Will LTE Really Replace 3G Technology?

State and local governments await this emerging wireless technology.

State and local governments await this emerging wireless technology.

The next-generation mobile broadband network Long Term Evolution (LTE) is set to take the world by storm.

Wireless carrier MetroPCS in ­September launched commercial LTE serv­ice in Las Vegas, with expansion in several areas set to occur in late 2010. In December, ­Verizon Wireless launched 4G LTE serv­ice in 38 major metropolitan areas. Both Motorola and Alcatel-Lucent have introduced LTE-enabled devices as well.

Why all of the interest? In general, LTE, which runs in the 700-megahertz spectrum, is much more secure, is less susceptible to interference, covers a wider area, and is more reliable than 3G-based technologies. It's also much faster: Verizon estimates average data rates to be 5 to 12 megabits per second on the downlink and 2Mbps to 5Mbps on the uplink in real-world environments.

"There had to be a shift from 3G, which isn't that adept at organizing itself and adapting to signals around it, and is prone to interference," explains Robert Syputa, a senior analyst at wireless market research firm Maravedis. "LTE addresses many of these issues, which are of particular interest to government agencies."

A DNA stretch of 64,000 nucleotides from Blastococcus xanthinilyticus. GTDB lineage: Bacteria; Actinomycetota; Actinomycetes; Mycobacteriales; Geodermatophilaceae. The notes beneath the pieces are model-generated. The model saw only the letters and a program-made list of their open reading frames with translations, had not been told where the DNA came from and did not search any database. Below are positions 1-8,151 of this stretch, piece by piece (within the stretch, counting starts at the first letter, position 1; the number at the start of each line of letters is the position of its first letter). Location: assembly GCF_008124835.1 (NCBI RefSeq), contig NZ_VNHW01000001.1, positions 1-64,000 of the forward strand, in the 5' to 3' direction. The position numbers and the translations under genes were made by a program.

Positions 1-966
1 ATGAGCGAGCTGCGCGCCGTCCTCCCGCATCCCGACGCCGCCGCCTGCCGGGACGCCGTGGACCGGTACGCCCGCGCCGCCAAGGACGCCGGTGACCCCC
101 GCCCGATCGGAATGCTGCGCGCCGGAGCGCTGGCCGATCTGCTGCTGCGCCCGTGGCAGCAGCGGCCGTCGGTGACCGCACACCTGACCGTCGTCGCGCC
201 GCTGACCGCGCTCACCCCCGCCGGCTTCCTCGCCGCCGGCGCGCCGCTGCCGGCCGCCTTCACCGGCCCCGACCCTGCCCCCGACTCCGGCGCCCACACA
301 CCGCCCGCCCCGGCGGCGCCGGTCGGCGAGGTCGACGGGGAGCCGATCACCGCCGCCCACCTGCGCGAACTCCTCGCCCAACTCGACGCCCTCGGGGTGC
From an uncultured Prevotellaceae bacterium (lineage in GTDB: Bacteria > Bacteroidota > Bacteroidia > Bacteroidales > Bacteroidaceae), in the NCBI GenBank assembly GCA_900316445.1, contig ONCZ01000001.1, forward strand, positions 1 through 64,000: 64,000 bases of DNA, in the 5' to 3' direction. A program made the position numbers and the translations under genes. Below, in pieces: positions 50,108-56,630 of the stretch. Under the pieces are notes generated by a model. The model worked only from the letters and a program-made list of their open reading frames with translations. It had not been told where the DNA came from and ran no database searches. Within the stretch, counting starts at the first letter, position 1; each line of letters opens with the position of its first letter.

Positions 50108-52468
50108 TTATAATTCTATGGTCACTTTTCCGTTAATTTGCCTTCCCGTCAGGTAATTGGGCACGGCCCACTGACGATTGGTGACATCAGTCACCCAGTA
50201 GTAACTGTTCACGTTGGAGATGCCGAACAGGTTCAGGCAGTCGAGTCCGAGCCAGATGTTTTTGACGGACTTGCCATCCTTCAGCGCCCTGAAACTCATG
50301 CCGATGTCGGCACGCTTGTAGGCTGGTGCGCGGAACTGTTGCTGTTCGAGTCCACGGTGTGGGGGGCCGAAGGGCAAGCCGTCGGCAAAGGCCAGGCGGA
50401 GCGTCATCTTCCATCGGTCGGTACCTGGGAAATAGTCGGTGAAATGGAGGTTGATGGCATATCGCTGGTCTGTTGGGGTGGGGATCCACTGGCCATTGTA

Safety First

State and local government CIOs see a lot of potential for the technology. In the area of public safety, LTE will enable first responders to wirelessly connect via two-way video to crime scenes and accidents, enabling faster response.

While many state, county and municipal agencies are still deciding whether LTE is the right move, the public safety community has settled on LTE as the best way to achieve nationwide network interoperability and fast response. In September, Motorola and Ericsson announced that they will provide an LTE-based mobile broadband solution for public safety customers; Alcatel-Lucent also is working on a solution.

In Seattle, Bill Schrier, chief technology officer and IT director, plans to use LTE for the entire spectrum of public safety, along with other city services such as transportation. With LTE, field units would be able to monitor traffic throughout the city to more quickly dispatch units to handle backups or accidents. Also, the city's intelligent transportation system could become wireless via LTE. "That would allow it to extend to places you can't get to with wires," Schrier says.

Number of LTE deployments planned or in progress in 41 countries

Source: Global Mobile Suppliers Association, August 2010

Currently, the 700MHz spectrum, one of the preferred bands for LTE, is authorized by the Federal Communications Commission for use by fire, police and emergency medical units, but the FCC, along with Congress, is considering extending the use to transportation and utilities. The rest of the 700MHz band is available to commercial networks, and LTE also works in commercial areas in the 2.6-gigahertz band.

Phil Baughn, executive director of Kentucky's Office of Broadband Outreach and Development, says LTE is ideal for the state's new e-Health network. The network will require significant bandwidth to transmit images, and must cover rural areas.

"LTE's 700MHz band operation means a longer reach and better building penetration when it gets there," he says. "In Kentucky, our ‘last mile' is often rural, and LTE offers the potential for a more economical reach into areas currently underserved."

<p>Dieter Spannknebel/Getty Images</p>
Dec 23 2010